You may also adjust your macros pending food timing and your activity level. For instance, in the am you need more fat and protein. So, have your lunch/breakfast fat intake with ¼ cup almonds and have your protein intake with eggs. You then have more carbs to spend after your evening work-out when you will need them the most. 

If you eat mostly veggies as your carbs (and you should), these are essentially FREE MACROS (ex 1 cup of cauliflower = 5 grams carbs v. 1 cup of quinoa = 39 carbs). If you eat mostly veggies, you get to eat MORE FOOD and who doesn’t like that. Plus, you get phytochemicals and micronutrients as a free bonus. 

Buy veggies that are different colors to get different micronutrients. Follow how to eat real food rules an eat-in season if you can, local, organic.

For your carbs, if you have 1 cup of quinoa and 2 cups of veggies, you will have an excellent balance of carbs to fuel your day and reach your carbohydrate macros. Then take that amount per meal and multiply by 5 to obtain your weekly shopping needs.

Budgeting fats can be tough. Cooking your veggies in oil will likely get you to reach your fat intake for that meal (see below). Be careful here.


Healthy Snacks

During the work, week I often eat multiple times per day (6-8). It can be hard to reach your macros when you are on the go, so I often pack healthy snacks to reach my nutritional requirements. Some examples as below.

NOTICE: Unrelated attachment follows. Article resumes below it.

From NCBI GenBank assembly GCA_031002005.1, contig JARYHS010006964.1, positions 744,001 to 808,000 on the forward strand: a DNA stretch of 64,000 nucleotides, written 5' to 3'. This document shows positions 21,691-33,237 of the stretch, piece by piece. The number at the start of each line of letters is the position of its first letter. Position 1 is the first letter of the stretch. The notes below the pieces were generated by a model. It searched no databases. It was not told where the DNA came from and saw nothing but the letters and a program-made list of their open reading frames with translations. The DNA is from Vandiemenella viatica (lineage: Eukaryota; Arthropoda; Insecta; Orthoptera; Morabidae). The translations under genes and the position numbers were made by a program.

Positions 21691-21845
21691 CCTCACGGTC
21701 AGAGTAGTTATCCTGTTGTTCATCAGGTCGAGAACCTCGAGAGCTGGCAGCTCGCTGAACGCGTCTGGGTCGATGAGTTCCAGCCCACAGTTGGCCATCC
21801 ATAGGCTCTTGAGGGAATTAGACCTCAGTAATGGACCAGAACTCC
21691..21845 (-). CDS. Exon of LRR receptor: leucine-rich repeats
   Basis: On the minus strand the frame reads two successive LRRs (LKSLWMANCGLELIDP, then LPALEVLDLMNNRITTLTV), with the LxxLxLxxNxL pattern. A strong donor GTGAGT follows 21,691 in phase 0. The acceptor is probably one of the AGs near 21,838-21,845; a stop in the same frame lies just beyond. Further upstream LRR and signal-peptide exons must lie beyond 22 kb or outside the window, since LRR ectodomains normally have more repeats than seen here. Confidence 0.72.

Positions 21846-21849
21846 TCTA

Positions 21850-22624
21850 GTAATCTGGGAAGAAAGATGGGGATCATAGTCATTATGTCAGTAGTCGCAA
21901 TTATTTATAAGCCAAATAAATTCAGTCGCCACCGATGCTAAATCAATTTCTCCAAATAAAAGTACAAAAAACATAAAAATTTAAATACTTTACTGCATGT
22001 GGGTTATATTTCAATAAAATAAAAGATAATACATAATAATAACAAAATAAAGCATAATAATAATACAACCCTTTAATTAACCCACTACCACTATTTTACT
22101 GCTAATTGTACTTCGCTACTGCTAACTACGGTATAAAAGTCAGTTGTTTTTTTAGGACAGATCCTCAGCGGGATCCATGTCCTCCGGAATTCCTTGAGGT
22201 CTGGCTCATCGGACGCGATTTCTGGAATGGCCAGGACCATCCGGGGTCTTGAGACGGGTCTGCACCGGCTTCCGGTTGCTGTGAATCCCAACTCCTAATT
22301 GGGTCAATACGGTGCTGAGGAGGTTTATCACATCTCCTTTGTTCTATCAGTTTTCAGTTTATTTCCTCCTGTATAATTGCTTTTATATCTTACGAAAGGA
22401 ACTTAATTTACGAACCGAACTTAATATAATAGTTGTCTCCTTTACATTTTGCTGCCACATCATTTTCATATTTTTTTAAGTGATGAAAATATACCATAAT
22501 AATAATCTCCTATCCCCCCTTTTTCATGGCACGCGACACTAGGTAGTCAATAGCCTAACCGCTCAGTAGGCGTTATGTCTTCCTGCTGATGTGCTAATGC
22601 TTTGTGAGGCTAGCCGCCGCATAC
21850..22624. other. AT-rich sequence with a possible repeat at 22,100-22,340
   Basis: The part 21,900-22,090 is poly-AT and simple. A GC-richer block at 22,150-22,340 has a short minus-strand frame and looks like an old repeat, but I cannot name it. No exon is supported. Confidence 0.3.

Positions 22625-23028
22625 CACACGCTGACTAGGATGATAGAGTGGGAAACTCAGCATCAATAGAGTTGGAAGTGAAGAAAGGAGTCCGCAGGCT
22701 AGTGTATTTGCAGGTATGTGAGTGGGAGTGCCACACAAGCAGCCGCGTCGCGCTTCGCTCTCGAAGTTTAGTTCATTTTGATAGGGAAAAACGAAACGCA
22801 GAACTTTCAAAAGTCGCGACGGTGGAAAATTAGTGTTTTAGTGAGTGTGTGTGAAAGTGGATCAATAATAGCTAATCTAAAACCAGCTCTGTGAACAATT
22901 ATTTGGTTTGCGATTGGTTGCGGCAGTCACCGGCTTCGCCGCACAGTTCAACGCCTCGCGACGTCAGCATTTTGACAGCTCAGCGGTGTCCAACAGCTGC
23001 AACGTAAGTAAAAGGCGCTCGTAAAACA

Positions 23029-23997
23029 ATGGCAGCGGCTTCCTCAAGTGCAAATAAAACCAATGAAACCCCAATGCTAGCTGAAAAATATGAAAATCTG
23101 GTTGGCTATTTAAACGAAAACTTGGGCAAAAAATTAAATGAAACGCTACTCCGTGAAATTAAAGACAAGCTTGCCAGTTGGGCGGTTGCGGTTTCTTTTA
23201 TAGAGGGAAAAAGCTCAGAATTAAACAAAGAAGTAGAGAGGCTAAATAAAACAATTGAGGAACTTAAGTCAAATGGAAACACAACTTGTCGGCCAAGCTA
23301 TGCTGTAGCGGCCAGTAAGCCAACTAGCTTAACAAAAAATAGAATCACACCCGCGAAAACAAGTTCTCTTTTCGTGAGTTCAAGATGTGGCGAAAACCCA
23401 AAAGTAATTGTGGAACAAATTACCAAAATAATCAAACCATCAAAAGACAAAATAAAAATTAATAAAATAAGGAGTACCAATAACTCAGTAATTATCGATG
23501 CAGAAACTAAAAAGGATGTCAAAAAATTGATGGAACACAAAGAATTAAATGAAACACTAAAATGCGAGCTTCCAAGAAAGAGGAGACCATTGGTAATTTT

1 cup of 2% Greek yogurt 18 grams protein

1 hardboiled egg = 6 grams of protein

Protein powder/shake (PROTEIN POWDER) 25 grams protein (1 scoop Iso-100 Whey)

Protein bar (PROTEIN BAR) 12 grams protein for RX bar

¼ cup of almonds or nuts 6 grams protein, but remember it is considered a FAT (18 grams)

Stock up on these to complete your daily macros if you can’t simply sit down and eat a full meal. 


Further shopping tips

Remember, your macros can hide. If you cook with oil, butter, ghee, lard, whatever, remember all of these substances are fats. Your fat budget can go quickly and remember to account for these hidden macro calories. When cooking with these things, measure your oils out, so you do not overdo it on fats (1 Tablespoon of coconut oil = 14 grams of fat). 

Sugars also can hide. Basically, anything that is pre-packaged has added sugar in it. Any fruit juice, carbonated (non-water/seltzer) beverage, or coffee from a coffee shop, is loaded with sugar. Sugar = carbs…the simplest of carbs and your body will store this extra sugar as fat. 

Drinking just tea, coffee (limited or no sugar, creamer), water, and carbonated water is the way to avoid these hidden carb calories and more accurately control your macros.

(that Your Doctor Won’t Tell You)